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Bird Identification Clues

Some people can quickly recognize a bird, even from a distance. How do they do it? The first step is understanding that it takes more than one clue to identify a bird:

  • silhouette
  • colour
  • behaviour
  • song and call
  • habitat.

Birdwatchers can study these clues and see examples of the birds themselves at the Canadian Museum of Nature before putting their knowledge into practice in the field (where conditions are not always very accommodating!).


John Crosby © Canadian Museum of Nature


Ospreys have an M-shaped flight silhouette, long narrow wings, and a medium-sized tail.

This refers to the outline of a bird as cast by its shadow, or its profile. Whether seen at a distance or nearby, characteristics of the bird's silhouette are usually the first things that birdwatchers look for:

  • size of the bird
  • shape and proportions of the wings, tail and head
  • shape of the bill
  • body posture.

For example, birdwatchers more often see raptors in flight far away than standing up close. In such instances, the flight silhouette (especially the shape and position of the wings) becomes the most important clue in identifying the bird.


John Crosby © Canadian Museum of Nature


Pileated Woodpecker.

Brightly and distinctly hued species such as the Pileated Woodpecker (Dryocopus pileatus) are easy to identify by their colouring. Other species may not have such obvious colours or markings, and they may look similar to other species, so only careful observation can detect slight differences. Furthermore, for many species, males and females look different. Also, depending on the species, colouration and markings can change as the bird matures or according to the season.


John Crosby © Canadian Museum of Nature


Yellow-bellied Flycatcher (left)
Alder Flycatcher (right)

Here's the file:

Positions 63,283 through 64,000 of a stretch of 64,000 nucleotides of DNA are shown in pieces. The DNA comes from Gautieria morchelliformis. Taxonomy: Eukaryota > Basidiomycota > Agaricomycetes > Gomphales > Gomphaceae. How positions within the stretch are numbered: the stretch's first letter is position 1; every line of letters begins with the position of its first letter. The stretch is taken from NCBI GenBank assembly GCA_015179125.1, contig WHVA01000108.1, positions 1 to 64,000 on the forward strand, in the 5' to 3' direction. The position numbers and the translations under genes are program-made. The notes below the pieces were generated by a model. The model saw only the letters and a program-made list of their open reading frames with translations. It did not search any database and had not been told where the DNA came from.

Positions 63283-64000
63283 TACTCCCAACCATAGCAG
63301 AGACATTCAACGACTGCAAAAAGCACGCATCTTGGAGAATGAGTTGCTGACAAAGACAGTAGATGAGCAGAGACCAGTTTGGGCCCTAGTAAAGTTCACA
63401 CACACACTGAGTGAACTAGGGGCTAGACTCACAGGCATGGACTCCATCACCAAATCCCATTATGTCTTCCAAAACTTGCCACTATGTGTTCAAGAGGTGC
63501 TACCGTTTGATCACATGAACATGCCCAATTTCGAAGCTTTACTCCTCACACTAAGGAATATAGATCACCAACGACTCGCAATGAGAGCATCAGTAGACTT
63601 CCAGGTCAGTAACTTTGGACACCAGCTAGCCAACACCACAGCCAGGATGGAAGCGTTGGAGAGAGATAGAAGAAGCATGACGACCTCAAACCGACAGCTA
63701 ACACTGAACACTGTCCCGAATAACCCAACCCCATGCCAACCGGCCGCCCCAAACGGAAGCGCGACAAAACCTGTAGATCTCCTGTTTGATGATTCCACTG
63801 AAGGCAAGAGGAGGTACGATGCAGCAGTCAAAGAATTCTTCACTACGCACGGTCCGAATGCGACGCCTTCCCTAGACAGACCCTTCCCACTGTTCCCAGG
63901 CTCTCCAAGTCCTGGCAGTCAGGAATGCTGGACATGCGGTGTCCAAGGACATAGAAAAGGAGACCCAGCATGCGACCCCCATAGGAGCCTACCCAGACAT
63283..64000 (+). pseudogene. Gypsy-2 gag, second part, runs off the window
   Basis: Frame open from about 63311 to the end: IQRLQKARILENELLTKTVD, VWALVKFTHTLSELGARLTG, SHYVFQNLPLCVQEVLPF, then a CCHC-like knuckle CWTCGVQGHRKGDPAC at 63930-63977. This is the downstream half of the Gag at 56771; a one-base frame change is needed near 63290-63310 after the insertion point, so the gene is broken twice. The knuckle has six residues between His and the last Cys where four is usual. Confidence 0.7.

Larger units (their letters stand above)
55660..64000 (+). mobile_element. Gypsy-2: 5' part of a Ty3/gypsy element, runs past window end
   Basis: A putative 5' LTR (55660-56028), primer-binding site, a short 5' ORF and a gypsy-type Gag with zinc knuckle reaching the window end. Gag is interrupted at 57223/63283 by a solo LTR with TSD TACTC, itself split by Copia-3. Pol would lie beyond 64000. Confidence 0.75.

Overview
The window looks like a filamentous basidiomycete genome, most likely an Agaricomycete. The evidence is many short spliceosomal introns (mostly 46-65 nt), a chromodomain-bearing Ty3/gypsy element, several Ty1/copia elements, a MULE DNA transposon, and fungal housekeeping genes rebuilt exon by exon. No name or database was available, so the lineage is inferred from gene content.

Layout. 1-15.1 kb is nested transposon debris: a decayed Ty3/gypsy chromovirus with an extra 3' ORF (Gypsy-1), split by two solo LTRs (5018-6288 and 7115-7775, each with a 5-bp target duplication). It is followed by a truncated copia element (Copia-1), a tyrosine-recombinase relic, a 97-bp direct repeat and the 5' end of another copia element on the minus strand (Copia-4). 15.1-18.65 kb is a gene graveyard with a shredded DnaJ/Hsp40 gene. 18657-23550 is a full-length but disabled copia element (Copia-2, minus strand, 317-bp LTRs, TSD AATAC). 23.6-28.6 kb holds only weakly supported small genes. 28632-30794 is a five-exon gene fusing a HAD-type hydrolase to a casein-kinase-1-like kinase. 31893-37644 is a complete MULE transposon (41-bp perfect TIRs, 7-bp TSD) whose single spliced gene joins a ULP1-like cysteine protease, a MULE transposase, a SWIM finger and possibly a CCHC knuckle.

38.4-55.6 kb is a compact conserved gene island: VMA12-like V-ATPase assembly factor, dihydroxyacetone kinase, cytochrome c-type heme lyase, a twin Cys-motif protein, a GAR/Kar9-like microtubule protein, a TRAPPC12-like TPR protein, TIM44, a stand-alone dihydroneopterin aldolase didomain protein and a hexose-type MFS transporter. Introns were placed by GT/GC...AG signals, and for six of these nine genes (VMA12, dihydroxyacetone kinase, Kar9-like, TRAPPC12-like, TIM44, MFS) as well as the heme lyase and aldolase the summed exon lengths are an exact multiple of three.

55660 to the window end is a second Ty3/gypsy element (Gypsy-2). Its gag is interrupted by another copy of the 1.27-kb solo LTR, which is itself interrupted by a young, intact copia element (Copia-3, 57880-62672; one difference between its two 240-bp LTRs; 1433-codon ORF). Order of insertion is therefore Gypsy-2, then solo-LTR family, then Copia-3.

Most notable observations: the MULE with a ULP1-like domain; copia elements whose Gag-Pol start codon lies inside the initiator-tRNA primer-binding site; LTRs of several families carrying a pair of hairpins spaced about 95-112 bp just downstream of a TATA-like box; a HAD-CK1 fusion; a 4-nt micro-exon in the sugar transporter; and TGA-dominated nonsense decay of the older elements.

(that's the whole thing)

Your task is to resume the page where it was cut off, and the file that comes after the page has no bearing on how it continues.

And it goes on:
Swimming, nesting, feeding and flight patterns are examples of identifying behaviour. Observation of the bird's actions can help you determine what kind it is, and it can also help you distinguish between two species that look very similar.

Diving and dabbling ducks, for example, float high in the water, while loons and cormorants float very low (sometimes only their heads are visible above the water).

Black-legged Kittiwakes (Rissa tridactyla) can look similar to Northern Fulmars (Fulmarus glacialis), but they fly very differently: kittiwakes beat their wings, while fulmars hold theirs stiffly, like a single plank from wing tip to wing tip.

Song and Call

Most species have a distinctive song or call. To identify a bird by sound, you have to train your ear. It is best to also catch sight of the bird to confirm its identity, because sometimes related species sound similar, and some mimic the calls of others.

Male birds are mainly the ones that sing. They sing to defend their territory against other males or to attract females. To sing, the bird vibrates the highly elastic walls of an organ called a syrinx, which is at the junction of the bronchial tubes.

The songs that are most melodious to our ears are mainly produced by small perching birds called passerines.


Simply paying attention to where you are can help you figure out what species you're seeing or hearing. Each one can often be found in a specific habitat, such as forests or marshlands. Often, species adapt to particular habitats within a larger habitat. For example, those found in a maple grove may be adapted to the undergrowth, openings in the forest, or treetops.

Spruce forest, in the shady lower stratum? Probably a Yellow-bellied Flycatcher (Empidonax flaviventris). Alder thicket along a stream? Probably an Alder Flycatcher (Empidonax alnorum).